As many already know, California is suffering through the worst measles outbreak in 15 years, an epidemic that has spread to four other states and Mexico. It began when non-immunized measles-carrying Disneyland guests infected other visitors. Measles is ultra-contagious, so if someone has it, “90% of the people close to that person who are not immune will also become infected.” Disney has responded by warning those who aren’t immunized to avoid the park and have instructed their ill employees to stay home.
I don’t have a lot of sympathy for those who got sick through their own bull-headed and anti-science beliefs. You play the game, you take your chances. But I do feel quite bad for their children, for those kids who are too young to be immunized, and for those who are too poor to have access to good medical care. My heart goes out to people who caught the illness because of others’ ignorance.
But what is an infected family to do about these irresponsible anti-vaccination activists? The answer seems simple: they should sue the heck out of anyone who might have given them the illness. They should take any infected person whom they came in contact with and demand significant and costly remuneration.
It is not illegal to skip vaccinations. While some districts prohibit unvaccinated kids from attending school, there are religious, medical, and conscientious-objector exemptions in many states. So, arresting the anti-vaccination parents or taking away their children is not an option. Yet, everyone needs to be held accountable for their actions and beliefs. Suing them is a sign of respect. In doing so, no one is forcing them to do something to their kids they don’t want to do, but it is asking them to come to terms with how much they are willing to sacrifice for their convictions. This is the same basic argument I made when I advised leaving restaurants to protest open-carry activism.
To explain: the anti-vaccination debate is an instance of the philosophical need to balance the common good with individual freedoms. Respecting the common good means acting so as not to endanger others and to work to better everyone’s lives in a community. This obligation comes with living in society and if someone is unwilling to care for the common good, he or she needs to move to international waters or, even better, off planet.
But we also live in a society that respects individual rights, particularly those stemming from religious, moral, and political beliefs. Therein lies the tension. What happens when a person believes something that runs counter to the common good? The notion that we are free to act only up until the point in which we hurt someone else—John Stuart Mill’s harm principle—isn’t much help because any action can be seen to help or harm others, depending on what we arbitrarily designate as the relevant consequences.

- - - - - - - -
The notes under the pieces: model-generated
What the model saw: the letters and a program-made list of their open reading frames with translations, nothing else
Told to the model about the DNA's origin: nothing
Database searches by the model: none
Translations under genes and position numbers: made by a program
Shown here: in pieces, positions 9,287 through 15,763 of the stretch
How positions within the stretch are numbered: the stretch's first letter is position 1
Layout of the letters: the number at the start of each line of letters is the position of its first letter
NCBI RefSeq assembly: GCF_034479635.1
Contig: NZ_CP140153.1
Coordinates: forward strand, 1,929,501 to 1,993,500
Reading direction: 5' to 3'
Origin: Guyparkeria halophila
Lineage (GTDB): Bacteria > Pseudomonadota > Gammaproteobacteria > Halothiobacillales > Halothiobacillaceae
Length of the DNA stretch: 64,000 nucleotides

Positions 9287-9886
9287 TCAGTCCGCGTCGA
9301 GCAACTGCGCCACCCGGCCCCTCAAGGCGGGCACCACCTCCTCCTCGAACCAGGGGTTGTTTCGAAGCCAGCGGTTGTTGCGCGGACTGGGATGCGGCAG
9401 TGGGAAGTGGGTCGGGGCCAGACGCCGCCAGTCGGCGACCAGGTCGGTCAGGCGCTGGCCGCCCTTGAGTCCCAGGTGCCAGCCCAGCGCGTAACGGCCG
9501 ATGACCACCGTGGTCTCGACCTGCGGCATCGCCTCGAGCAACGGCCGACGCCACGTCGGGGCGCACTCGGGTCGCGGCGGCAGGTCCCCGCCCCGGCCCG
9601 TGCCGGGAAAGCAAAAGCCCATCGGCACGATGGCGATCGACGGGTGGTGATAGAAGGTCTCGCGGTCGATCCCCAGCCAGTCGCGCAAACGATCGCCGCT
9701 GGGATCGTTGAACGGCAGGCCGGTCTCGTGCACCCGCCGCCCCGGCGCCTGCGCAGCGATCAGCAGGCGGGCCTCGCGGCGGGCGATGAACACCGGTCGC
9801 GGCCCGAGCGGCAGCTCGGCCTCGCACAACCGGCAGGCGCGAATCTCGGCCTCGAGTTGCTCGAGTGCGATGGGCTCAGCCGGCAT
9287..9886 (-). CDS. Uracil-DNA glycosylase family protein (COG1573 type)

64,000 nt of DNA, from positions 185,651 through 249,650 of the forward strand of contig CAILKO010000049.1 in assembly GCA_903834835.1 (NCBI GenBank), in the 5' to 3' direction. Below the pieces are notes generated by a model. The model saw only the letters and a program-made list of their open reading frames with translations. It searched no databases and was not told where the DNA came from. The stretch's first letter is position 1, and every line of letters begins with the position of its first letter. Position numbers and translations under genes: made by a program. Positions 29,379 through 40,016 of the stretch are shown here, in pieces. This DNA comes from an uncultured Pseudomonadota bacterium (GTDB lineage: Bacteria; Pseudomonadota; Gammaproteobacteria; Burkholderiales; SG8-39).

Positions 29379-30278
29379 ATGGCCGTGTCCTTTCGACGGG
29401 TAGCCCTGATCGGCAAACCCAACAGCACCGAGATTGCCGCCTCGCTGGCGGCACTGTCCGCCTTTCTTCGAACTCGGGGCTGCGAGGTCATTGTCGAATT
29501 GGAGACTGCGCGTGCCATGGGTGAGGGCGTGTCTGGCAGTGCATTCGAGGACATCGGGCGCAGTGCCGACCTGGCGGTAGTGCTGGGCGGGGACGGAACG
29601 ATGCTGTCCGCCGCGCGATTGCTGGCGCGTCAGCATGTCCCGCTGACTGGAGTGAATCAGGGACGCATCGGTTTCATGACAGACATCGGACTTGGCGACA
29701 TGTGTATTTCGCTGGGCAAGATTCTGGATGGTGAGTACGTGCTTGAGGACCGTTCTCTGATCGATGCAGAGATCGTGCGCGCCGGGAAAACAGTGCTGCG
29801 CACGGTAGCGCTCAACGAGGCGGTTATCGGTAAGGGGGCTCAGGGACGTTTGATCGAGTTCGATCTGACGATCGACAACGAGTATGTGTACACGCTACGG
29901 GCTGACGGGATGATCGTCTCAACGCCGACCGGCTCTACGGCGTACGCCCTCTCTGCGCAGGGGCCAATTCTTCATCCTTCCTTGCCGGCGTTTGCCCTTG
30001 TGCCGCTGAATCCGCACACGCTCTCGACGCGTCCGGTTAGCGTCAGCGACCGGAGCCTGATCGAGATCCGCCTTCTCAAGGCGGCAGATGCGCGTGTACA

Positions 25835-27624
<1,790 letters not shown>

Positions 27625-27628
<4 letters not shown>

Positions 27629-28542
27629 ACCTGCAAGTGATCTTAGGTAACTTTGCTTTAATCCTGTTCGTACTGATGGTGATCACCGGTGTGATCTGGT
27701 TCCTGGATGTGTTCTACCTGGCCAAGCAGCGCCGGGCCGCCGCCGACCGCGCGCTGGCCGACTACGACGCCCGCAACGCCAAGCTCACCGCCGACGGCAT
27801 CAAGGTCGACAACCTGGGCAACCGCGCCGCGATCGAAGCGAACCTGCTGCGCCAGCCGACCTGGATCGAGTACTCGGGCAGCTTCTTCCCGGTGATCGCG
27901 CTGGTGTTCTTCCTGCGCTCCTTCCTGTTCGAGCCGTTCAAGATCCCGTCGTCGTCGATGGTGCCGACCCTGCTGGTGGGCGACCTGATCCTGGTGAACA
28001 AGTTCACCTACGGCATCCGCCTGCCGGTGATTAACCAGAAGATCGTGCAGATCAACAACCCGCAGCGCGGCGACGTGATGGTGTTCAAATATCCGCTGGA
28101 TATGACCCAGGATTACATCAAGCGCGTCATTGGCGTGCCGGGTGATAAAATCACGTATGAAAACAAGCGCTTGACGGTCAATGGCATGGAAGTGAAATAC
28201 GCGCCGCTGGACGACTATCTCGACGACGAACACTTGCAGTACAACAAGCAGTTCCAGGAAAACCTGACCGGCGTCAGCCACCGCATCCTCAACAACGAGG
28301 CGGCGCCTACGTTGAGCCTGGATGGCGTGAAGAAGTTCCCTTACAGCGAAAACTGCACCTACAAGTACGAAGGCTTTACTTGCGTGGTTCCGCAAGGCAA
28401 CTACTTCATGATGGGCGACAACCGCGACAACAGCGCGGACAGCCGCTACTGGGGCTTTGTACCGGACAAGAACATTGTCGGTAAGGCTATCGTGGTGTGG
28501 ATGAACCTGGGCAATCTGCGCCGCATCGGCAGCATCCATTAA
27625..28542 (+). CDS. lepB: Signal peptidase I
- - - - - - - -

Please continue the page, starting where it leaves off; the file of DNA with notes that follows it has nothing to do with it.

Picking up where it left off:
I would suggest instead that the best balance between individual rights and the common good happens when we take people seriously and hold them accountable for their beliefs. Had people ignored Martin Luther King Jr.’s civil disobedience, had he not been arrested, his power as a political leader would have disappeared. (As Ellie Wiesel famously put it, the opposite of love is not hate, it is indifference.) What the police didn’t understand—what they still don’t seem to understand—is that the more they respond with unjustified force, they more power they give their victims. The best thing America could have done for Dr. King (and for us all) was to grant true and equal civil rights to everyone without delay. But since that didn’t happen, the second best thing was to take him seriously enough that he amassed enough power to change the world.
In other words, if the anti-vaccination parents really want to be heard, if they really believe their kids need to be protected from disease-causing medicine, it is only respectful to expect them to pay the consequences when they turn out to be wrong. To not make them pay restitution is to infantilize them. It would be as if we were patting their heads and saying “you are of no consequence, go play somewhere else.”
This approach hinges on the idea that the critics of the vaccinations are wrong in their beliefs; it is about the nature of objective truth and the negative consequences of falsity. The claim that vaccinations actually cause diseases is as wrong as the claim that 2+2=3—it just is—but if my friend Ralph insists on his alternative mathematics, that 2+2 does indeed equal 3, then the best way for me to respect him is to let him come up short at the end of the month and not be able to pay his bills. The anti-vaccination parents are in the same boat. If they are not wrong about vaccinations, then they will never have to pay a cent, but since they aren’t, they’ll soon be forced to see how expensive their ignorance really is. Most will give it up and the world will be a safer place, and they will have changed their own minds, or at least, reevaluated their priorities.
My point then is as follows: every time we sue an anti-vaccination person for the damage he or she has done, we are saying “you are a person and we respect you enough to hold you accountable for what you believe.” The right to be a moron is not in the constitution, but it does lie at the very foundation of what it means to respect the dignity of all people. We are not free if we are not permitted to make mistakes and we are not moral agents if we are not held accountable for the things we do